My Desert Vacation 1: Angels in IHOP and Dead End Beauties

Angel of the Special, 5" x 7", Suzanne Edminster

How do we stay in touch with our art on the road? 

You don’t need to produce profound masterpieces, but it helps to ask the spirit that drives your art to go on the road with you: playfulness, or abstraction, or folk art, or even food.  It needs to be a break, so serious work should be avoided.

I took the Sprocket Rocket, but those old-style film photos will take a while to develop.   I enjoyed the play of my sketchbook… seed ideas seem to be what it’s about when you travel. It’s not good to be too ambitious, as anyone who has a pile of blank notebooks and sketchbooks lying around can tell you.

Floating Condiment

The “Angel of the Special”  in the IHOP picture was a statue across the highway that I could see from our booth.  The Floating Condiment was an extension of the notion of an angelic diner. Or maybe we had just been traveling too long, or had something funny in the syrup for the  Pumpkin Pancakes.  These little sketches, done in around 7 minutes each,  make me feel relaxed and at ease.  It seems to be important to paint them at the moment of making.  I never complete the ones where I say “later” to the color. 

Beyond the End by Suzanne Edminster

The desert clears my head.  I like the monotony, and the inverted feeling of the landscape… with so little as a classical focal point, it practically begs for a kind of X-ray vision, an aboriginal approach.  I’ll write more on this in the next petroglyph post. The apparent “Dead Ends” of the desert lead to new perception.  Little or large things, sometimes quite alive, wiggle on up to communicate.

Daniel in the Lion's Den by Suzanne Edminster

I try to use the camera to record what I feel more than what I see.  These little arti-facts, the images, stir the pot.  We didn’t eat at Tonopah Joe’s after all.  We were invited to an impromptu, delicious potluck .  We ate in a reclaimed building near El Dorado Hot Springs with a fire outside and the stars really close. This beautiful meal, in the company of wanderers, was a real tribute to American hospitality.  We found  great Thanksgiving bounty, on the road and off; in the middle of desolation, a sudden bloom of fellowship.  For me, that’s the essence of the desert– a radical clarity of heart.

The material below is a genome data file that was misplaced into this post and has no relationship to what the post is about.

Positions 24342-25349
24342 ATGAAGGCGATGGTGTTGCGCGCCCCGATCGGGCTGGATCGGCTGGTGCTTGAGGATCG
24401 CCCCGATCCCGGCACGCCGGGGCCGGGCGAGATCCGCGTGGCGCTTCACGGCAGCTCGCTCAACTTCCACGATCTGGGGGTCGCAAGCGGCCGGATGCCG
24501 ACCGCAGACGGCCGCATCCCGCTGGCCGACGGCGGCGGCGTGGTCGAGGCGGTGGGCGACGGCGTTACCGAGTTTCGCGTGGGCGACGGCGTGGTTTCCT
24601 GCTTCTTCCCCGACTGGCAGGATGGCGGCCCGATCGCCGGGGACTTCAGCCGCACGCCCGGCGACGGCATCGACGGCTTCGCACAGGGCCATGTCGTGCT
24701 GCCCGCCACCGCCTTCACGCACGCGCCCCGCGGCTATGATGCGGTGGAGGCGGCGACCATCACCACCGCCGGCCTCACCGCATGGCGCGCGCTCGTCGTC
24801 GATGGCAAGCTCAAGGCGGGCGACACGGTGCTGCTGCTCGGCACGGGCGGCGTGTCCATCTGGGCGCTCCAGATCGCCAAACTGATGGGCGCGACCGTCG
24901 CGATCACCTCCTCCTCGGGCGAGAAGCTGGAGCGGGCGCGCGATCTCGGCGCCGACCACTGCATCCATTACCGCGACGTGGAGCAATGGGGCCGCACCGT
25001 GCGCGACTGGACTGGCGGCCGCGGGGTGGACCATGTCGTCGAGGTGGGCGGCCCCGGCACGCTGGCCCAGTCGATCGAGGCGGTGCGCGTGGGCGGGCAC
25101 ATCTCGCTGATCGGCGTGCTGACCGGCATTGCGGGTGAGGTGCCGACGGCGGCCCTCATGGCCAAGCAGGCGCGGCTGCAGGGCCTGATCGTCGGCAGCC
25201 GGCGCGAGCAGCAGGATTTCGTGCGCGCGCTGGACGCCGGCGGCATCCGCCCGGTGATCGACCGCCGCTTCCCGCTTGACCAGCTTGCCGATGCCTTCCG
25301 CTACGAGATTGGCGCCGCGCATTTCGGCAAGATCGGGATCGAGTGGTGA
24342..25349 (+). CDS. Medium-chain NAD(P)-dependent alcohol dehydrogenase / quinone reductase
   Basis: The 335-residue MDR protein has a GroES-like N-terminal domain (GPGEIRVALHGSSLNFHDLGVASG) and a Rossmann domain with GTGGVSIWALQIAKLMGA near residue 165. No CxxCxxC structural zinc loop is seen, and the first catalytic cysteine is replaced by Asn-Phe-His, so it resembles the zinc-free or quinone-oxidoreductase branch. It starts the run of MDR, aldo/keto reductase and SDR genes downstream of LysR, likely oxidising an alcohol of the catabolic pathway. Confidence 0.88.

Mythic News: The Desert is the place where prophecies and prophets thrive.  Revelations abound, whether they come from an old desert hermit or a UFO visit.  Cowboy heroes themselves have a sort of monk-like quality.  First the White Hats fix the bad guys, then vanish, eaten by the endless horizon. The West is the place of death and sunset, and I did have the sense sometimes of crossing a great monotonous Purgatory.   But it is also the land where one can see forever.  Vision is both challenged and purified.   After all that, a cool beer tastes really good.

4 comments

  1. I LOVE the desert, and have often had the urge to leave the highway and walk through the brush. Maybe get scratched, or even bitten – but not by a rattlesnake, thank you.

    What I like about these pictures (and the WORDS, which so resonate within my own spirit) is that they are NOT howling coyotes, cactus, or Indians. If I am lucky and/or work hard enough, I hope to find a way to spend a few winter months in the desert each year…

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  2. Very inspiring Suzanne! I learned something big from you today – not to be ambitious or serious about art when traveling but just doodle. I take my art too seriously sometimes and I love how eloquently you have encouraged us to just bring our creative spirits and muses along for a fun vacation 🙂

    Like

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